We wait until all three of us are together, my mother, my sister, and I - the oldest child. My mother has sold the old house where we grew up and now lives in the woods nearer us.
"We can open it now," my mother says, giving us the box with her wedding dress inside. I was born 10 months after the wedding, so I know that the dress with the 100 cloth-covered buttons lining the back has never come out of its box in 45 years.
I didn't wear a dress of fine lace, a small dazzle of sequins crossing the perfect collarbone of my mother in the studio photo we all have.
"OK," I say, "great." And hesitate just for a moment.
With the dress comes every story I know of love, virginity, and of something that we can never have as a generation, because the rules are so different. I didn't wear a puffy net skirt over satin or a veil I borrowed from my best friend in a delicate spray over my carefully curled hair. I didn't carry cream-colored orchids.
I wore a brushed-cotton dress above the ankles with a square neck, not quite what I wanted but what I could afford. My father had died long ago. Carrying a bouquet of sea lavender, I floated down the aisle in white Chinese shoes that kept unbuckling. I was not on dad's arm, but Grampy's, as the organ played a raucous rendition of "The Wedding March" on an October night of rain.
When we spring the dress free, it's like unfolding a splendid white butterfly.
"Oh," my mother says and does not wave a hand in front of her face, but that's what her voice sounds like. Oh.
"Oh," my sister and I say. "Oh my." We love it. We touch the lace, the sequins, and the satin-covered buttons. My sister is pulling out the blue tissue paper from the sleeves, the window of the box rattling as she draws the dress out. We each hold it. Neither of us has ever worn anything so careful, so indulgent, so archetypal, symbolic, or transcending.
It's obvious that my hand will not fit into the sleeve, let alone dream of wearing it. It's a fine line, this being pleased with how I married and being wistful, like a girl wanting to dress up, just once, for an event that would have required the heels and the hoop skirts I somehow missed.
The dress lies on the new kitchen linoleum amid my mother, my sister, me, and, almost audibly, my father.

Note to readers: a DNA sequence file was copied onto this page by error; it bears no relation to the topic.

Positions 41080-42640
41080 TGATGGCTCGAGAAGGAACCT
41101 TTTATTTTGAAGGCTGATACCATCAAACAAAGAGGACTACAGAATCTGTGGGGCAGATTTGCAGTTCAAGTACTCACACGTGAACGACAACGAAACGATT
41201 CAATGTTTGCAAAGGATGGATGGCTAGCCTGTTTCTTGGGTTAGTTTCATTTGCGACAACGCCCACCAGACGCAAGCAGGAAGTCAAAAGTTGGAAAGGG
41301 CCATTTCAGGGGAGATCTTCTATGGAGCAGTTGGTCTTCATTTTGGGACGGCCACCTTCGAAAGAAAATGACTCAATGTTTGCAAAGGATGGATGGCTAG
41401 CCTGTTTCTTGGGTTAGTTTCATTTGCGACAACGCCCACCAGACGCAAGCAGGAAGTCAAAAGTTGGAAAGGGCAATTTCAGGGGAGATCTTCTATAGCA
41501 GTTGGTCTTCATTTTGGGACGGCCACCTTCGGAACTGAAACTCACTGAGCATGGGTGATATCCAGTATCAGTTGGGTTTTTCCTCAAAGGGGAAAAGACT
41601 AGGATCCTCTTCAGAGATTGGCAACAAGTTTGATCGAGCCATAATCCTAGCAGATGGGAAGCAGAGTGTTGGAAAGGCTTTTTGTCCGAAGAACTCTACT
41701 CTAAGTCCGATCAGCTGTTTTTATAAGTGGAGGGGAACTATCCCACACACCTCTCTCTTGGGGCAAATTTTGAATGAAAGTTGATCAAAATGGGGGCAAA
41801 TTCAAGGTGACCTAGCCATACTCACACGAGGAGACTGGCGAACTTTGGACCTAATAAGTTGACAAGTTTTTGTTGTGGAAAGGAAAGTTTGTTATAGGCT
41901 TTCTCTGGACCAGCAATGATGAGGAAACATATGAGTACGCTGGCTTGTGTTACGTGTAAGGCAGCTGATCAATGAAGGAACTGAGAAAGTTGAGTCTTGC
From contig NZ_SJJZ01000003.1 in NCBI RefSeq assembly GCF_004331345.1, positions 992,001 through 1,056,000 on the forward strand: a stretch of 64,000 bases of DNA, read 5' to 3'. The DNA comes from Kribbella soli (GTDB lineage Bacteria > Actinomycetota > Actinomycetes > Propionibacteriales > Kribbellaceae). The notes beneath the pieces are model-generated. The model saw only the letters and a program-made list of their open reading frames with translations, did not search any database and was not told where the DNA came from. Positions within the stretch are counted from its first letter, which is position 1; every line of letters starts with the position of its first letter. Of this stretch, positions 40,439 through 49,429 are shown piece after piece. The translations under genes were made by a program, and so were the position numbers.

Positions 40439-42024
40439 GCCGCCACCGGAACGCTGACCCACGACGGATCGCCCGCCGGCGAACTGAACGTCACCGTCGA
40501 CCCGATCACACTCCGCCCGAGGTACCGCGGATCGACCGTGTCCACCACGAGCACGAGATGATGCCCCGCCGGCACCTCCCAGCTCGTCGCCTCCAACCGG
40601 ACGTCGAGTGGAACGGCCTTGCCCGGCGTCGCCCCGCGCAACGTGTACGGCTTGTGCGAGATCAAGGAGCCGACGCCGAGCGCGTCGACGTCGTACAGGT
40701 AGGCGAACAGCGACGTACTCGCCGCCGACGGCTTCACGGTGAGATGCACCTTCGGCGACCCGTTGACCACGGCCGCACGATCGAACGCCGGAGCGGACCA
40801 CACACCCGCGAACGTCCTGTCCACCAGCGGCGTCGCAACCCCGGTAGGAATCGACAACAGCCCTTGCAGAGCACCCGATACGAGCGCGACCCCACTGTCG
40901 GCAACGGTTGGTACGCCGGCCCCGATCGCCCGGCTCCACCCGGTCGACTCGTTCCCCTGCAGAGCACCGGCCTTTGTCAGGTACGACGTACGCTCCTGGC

My father rises in memory and dances with my mother, whose satin-covered buttons burst open just as she began to come down the aisle. Her father, clumsily pushing the soft satin into cloth loops, said ever so quietly to her, "A new convertible can be yours if you change your mind...."
My mother, classy with her dark lips and dark pin-curled hair, engaged 11 previous times, said, "No takers," and with the last button buttoned, sailed toward my father with his sunburned Irish face and white suit coat, waiting for his bride.
We know what Ma wore on her honeymoon and how they chatted in the little bar in Nantucket and how only two photographs of the wedding exist: one of the parents, and one of my mother and father flushed with summer and their wedding day.
My mother is surrounded by white; my father looks the same.
Maybe my mother goes out of the room to catch her breath, or maybe I'm sensing that the dress brings with it too many memories of the man who's not here and the day so long ago. I fold up the dress, fearful of its delicacy, of the air that will eat the lace, of the stories that fall like loose buttons I can't scramble after fast enough or put together in just the same way.
"You put it away?" my mother asks.
"Yes," I say, not sure what I'd do with the dress if I hadn't.
"Can I see it? I didn't see it! Me too, me too!" My daughters are in the room, tall, slender, just becoming young women, their bangs half-grown out.
Corrie, my secondborn, asks, "Can I try it on?"
"Yes," my sister and mother say.
The box is reopened, the blue papers again tossed, and the whole winged dress I thought so fragile is pulled eagerly forth. Corrie takes the flounces, and I follow her. "To do the buttons," I say. We all know the story of the buttons.
My daughter is careful not to show herself to me, and I busy myself with the lace and do up only a couple buttons. With her lanky arms and legs, my daughter comes out, a Cinderella in the hall of my mother's new house, her collarbone magnificently naked, and her skin like tissue with form - that smooth, that unblemished.
"That's how small I was," my mother says. Corrie tilts the skirt, shyly, proudly, while we stare, my sister exclaiming over and over that Corrie's a princess, a queen.
"Can I try it on, too?" asks Sara, my first-born.
Over the smooth skin goes my mother's dress. "It itches," Sara says. I fasten a couple buttons, and she comes out as if on wheels. We ooh and ahh at everything we had forgotten the first time we opened the dress, when I only saw what was.
Wedding dresses are about hope and dreams. For that first moment, I couldn't see how the dress was brimming with life. All I could remember was that the wedding day was gone, my father gone, even my grandfather, and our old home. The dress seemed to be a nostalgic glimpse into a past that seemed too small and sad, as if its happiness was over.
Then my daughters tiptoe daintily in the dress of my mother, and I see the other part of wedding days, wedding dresses. I see so clearly that it is us - the women of the family, now standing in a circle - who are the unending result of the promise my mother stepped so confidently toward.
The dress led to this moment of me, my sister, my mother, my daughters, the stories we hold, and all, all the beautiful stories waiting to come forth in their lightness and resilience, as resplendent as the wedding dress let out from a box.
(c) Copyright 2001. The Christian Science Monitor